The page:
In February 2020, the month before the pandemic hit, the band was asked to play in Paris. It was a trip that they say nearly got them banned from the Eurostar for their raucous antics.
“It’s wild that you can bring anything from Kingshurst, Olton and Shirley to Paris,” Deakin said. “We were asked to move over and we took a load of our friends and just had a belter. We were there for three or four days and started getting a lot of mischief out of it. I think we took over the Solihull variant.”
Fyffe chimed in: “A bit too much mischief. I don’t think we can go back and be honest with you.”
The band is not a household name, but has quickly grown into a city institution with legions of young fans. To many, they seemed poised to become the next big thing before Covid hit.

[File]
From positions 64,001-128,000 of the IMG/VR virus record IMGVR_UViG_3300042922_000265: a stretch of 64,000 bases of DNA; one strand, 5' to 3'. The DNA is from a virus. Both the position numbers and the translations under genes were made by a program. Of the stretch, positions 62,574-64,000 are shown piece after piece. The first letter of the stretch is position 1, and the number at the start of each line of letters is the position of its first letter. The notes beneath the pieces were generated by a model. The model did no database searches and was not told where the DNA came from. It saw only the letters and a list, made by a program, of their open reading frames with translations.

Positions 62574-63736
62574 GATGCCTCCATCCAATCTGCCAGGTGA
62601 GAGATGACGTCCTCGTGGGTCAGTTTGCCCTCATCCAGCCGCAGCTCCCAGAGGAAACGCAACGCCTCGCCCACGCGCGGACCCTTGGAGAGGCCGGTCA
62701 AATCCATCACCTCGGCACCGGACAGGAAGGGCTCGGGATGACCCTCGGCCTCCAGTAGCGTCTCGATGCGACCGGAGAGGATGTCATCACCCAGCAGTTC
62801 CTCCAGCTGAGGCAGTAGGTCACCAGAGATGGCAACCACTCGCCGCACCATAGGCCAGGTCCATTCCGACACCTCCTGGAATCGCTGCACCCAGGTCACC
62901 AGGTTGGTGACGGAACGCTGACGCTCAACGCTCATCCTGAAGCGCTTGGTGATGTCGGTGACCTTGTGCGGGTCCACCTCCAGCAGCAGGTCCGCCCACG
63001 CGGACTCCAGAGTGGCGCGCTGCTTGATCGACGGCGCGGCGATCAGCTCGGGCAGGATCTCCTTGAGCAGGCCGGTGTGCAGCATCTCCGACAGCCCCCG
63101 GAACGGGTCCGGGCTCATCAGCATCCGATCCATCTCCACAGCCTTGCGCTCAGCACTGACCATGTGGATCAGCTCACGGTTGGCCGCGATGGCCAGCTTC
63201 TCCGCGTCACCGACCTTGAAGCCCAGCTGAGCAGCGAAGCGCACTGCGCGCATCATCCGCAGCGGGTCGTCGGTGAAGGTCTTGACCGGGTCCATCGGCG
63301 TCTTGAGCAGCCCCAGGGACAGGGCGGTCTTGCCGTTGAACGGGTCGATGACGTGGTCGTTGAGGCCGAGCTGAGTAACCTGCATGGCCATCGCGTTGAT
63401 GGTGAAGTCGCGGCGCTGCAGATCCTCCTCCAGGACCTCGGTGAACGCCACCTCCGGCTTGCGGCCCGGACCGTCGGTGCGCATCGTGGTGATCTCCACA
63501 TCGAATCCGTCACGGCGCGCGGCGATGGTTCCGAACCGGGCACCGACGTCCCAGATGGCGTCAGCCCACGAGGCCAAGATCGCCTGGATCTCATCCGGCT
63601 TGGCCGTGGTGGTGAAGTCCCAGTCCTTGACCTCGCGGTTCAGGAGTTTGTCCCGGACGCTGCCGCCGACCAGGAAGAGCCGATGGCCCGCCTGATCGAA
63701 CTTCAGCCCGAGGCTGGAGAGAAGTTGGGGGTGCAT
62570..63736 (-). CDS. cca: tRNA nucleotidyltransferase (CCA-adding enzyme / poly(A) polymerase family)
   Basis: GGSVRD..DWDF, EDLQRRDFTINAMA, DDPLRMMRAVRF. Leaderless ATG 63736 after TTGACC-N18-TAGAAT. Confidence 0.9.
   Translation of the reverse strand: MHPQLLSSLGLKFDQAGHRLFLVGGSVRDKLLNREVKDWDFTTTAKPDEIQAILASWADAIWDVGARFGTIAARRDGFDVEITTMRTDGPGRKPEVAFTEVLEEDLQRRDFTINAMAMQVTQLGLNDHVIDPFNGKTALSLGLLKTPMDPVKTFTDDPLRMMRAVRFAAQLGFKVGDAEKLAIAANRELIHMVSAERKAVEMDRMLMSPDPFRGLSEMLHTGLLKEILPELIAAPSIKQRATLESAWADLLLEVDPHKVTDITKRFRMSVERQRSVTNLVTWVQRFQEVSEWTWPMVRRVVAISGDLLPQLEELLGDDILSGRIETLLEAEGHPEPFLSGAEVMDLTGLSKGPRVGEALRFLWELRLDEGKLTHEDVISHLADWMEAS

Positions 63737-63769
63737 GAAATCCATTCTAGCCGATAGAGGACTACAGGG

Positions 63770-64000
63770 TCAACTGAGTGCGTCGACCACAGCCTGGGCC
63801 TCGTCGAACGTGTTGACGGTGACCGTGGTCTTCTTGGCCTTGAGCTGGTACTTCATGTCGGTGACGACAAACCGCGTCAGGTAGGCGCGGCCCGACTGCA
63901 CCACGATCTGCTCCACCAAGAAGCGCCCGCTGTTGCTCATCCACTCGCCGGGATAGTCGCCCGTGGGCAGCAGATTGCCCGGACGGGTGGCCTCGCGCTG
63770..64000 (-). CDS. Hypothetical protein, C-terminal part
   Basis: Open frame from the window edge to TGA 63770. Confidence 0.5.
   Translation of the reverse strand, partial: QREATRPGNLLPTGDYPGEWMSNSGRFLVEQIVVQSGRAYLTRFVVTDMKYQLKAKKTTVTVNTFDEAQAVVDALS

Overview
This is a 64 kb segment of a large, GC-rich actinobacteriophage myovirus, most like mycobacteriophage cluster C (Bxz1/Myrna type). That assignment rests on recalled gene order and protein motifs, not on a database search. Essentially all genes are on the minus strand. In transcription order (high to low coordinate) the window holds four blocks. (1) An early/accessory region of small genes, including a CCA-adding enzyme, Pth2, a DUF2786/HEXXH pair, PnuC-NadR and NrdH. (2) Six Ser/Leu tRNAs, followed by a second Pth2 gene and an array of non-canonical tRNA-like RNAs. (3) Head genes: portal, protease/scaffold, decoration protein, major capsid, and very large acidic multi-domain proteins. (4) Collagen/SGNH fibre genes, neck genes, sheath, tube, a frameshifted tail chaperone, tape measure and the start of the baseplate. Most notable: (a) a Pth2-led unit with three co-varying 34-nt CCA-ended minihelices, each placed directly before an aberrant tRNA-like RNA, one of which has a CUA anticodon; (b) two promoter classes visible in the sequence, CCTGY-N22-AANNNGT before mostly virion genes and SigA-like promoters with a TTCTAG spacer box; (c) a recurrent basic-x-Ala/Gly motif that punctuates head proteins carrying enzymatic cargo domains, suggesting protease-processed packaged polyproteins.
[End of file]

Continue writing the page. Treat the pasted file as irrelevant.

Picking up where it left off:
Macca, Fyffe and Fennell started the band in high school and the final lineup took shape six years ago when Deakin joined them. Despite losing two years to the pandemic, the quartet has taken it upon themselves.
Where do they think they would be if it wasn’t for Covid? “You’d almost drive yourself crazy to think about it,” Fyffe said.
Deakin added: “We wouldn’t have the songs we have now. We could have played the same songs from two years ago and couldn’t have done a venue of this magnitude.”
While Deakin and Fyffe would much rather talk about music and plans for the future, I wanted to know what life is like on the road and if it really is as crazy as their social media suggests.
So far on the 17-date mid-week tour they’ve seen shows in Sheffield, Stoke and Derby, something Deakin thought was hilarious as he’d never been to Derby before. “It was a school night and everyone was playing,” Fyffe joked.